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This briefing forms part of a series about police powers. The research briefing police powers: an introduction provides an overview of police powers and links to other relevant breifings.

Current Law

The right to peacefully protest is protected under the European Convention of Human Rights. Articles 10 and 11 of the Convention protect an individual’s right to freedom of expression and assembly. Together they safeguard the right to peaceful protest. However, these rights are not absolute, and the state can implement laws which restrict the right to protest to maintain public order.

In the UK several pieces of legislation provide a framework for the policing of protests. The Public Order Act 1986 provides the police with powers to place restrictions on protests and, in some cases, prohibit those which threaten to cause serious disruption to public order. There is also an array of criminal offences which could apply to protestors including “aggravated trespass” or “obstruction of a highway”.

In addition to relevant criminal law there are civil remedies that can be used to disrupt protests. Provisions in the Protection from Harassment Act 1997 allow individuals and organisations to apply for civil injunctions to prevent protestors from demonstrating in a way which causes harm or harassment.

Reform to police tactics in the early 2010s

Following criticism of the police’s approach at the G20 protests in 2009 there was reform of policing tactics at protests. The police were criticised for their use of force and for not facilitating constructive dialogue with the G20 protestors. Partly in response to this criticism, the current police guidance emphasises that officers should start from a presumption of peaceful protests. It advocates for the use force only as a last resort and advises officers to maintain open communication with protestors before, during and after a demonstration.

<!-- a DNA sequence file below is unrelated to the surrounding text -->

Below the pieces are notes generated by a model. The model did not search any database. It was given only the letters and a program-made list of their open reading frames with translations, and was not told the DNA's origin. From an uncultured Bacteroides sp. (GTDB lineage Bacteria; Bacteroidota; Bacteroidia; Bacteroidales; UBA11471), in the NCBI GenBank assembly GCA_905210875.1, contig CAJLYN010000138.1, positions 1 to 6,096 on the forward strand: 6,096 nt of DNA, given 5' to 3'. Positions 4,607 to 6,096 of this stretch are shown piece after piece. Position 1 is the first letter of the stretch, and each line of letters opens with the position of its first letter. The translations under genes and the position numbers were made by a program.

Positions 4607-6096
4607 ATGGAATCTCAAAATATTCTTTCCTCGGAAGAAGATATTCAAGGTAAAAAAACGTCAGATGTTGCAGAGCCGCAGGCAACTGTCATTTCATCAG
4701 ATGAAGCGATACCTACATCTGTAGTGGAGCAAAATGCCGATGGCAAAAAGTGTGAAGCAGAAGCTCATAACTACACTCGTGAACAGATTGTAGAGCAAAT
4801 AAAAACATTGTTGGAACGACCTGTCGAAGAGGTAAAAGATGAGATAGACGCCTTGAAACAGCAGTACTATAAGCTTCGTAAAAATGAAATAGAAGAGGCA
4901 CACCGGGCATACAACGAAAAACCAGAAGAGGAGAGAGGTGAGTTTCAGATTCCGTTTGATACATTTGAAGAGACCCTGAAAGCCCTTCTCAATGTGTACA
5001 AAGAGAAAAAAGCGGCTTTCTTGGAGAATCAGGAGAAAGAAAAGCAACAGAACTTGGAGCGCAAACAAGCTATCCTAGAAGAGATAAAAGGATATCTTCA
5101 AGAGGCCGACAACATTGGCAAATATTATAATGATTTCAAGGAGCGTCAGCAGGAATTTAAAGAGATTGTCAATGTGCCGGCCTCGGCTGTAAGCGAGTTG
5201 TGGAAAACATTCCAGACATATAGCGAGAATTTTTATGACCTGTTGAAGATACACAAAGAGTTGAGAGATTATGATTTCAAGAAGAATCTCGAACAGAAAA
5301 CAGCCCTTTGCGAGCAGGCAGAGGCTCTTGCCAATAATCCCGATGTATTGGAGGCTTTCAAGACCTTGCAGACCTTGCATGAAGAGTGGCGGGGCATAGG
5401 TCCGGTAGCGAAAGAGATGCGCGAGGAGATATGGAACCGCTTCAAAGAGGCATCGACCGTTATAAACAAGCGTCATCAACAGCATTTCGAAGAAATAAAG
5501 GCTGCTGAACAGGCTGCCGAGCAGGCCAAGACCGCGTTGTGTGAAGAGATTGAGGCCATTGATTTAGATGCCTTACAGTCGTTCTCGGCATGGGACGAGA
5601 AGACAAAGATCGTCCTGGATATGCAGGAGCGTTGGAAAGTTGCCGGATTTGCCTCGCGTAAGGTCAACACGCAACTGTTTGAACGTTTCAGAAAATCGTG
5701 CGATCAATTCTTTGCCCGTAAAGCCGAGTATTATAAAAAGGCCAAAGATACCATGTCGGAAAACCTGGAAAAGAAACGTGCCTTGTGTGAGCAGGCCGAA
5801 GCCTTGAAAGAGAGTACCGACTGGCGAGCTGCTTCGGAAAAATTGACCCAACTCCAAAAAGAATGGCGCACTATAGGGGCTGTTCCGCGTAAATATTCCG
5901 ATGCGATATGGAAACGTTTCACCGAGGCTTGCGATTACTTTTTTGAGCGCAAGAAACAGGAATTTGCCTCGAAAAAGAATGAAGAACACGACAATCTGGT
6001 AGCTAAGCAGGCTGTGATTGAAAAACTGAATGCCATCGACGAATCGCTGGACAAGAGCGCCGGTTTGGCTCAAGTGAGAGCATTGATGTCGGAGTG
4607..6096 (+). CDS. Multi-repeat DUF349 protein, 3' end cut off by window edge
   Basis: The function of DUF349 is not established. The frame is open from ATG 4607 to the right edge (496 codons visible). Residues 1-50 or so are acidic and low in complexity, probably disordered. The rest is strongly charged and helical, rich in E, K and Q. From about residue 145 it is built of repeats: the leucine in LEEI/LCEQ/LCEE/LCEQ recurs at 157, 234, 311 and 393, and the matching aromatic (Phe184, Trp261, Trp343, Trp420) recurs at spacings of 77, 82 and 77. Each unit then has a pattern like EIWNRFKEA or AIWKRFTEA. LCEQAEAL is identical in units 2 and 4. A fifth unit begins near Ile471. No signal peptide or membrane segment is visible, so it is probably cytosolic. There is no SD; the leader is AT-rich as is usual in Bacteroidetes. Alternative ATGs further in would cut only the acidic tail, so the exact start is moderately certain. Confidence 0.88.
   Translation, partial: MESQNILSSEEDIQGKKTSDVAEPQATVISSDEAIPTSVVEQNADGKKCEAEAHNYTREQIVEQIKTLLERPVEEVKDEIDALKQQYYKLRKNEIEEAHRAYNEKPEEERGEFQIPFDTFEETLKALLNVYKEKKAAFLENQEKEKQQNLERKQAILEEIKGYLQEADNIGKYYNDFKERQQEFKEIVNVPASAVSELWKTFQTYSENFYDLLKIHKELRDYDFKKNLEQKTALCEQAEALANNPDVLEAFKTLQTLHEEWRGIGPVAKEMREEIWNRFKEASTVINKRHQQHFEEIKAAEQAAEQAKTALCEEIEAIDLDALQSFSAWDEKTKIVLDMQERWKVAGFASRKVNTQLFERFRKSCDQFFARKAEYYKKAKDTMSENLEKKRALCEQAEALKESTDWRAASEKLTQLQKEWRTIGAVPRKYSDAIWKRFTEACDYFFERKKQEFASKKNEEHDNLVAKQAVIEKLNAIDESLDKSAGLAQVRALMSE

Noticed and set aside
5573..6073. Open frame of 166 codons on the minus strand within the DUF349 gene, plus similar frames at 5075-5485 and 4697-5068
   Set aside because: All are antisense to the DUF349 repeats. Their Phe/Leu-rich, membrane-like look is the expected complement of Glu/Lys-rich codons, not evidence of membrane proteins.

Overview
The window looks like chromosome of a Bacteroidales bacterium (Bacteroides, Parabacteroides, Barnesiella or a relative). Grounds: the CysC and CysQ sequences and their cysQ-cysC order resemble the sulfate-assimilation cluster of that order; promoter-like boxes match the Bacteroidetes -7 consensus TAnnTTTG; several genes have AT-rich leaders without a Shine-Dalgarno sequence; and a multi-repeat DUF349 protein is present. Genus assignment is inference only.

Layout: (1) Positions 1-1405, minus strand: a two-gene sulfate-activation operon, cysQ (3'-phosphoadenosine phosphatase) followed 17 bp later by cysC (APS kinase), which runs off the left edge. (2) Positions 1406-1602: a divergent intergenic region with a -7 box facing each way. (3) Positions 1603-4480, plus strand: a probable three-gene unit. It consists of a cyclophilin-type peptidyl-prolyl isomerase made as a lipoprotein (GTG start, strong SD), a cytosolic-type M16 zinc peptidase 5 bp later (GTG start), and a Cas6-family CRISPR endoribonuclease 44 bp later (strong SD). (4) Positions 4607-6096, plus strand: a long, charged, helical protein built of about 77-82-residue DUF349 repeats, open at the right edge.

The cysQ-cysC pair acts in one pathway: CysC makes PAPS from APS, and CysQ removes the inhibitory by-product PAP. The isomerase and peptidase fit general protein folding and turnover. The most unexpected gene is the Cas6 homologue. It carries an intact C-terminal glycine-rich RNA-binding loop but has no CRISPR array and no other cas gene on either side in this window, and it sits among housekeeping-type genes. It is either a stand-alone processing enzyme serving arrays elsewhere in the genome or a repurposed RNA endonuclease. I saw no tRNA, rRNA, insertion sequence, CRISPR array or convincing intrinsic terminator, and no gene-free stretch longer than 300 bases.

Debate about the future of policing protests

Recent protests have raised some questions about the current framework for policing demonstrations. Some have argued that police powers against protestors should be strengthened. Stronger legislation, it is argued, could enable the police to intervene more robustly against peaceful protests that cause lengthy and serious disruption.

Others have questioned whether legislation which seeks to restrict harmful speech (harassment and offensive language) is strong enough. When and how the police should intervene against protestors who use offensive language has been controversial in the past. Many civil rights groups argue that the use of harassment legislation against protestors presents a risk to the freedom of expression. Others argue that when protestors use offensive language, they can cause significant distress to their target and civil and criminal action should be taken against them.

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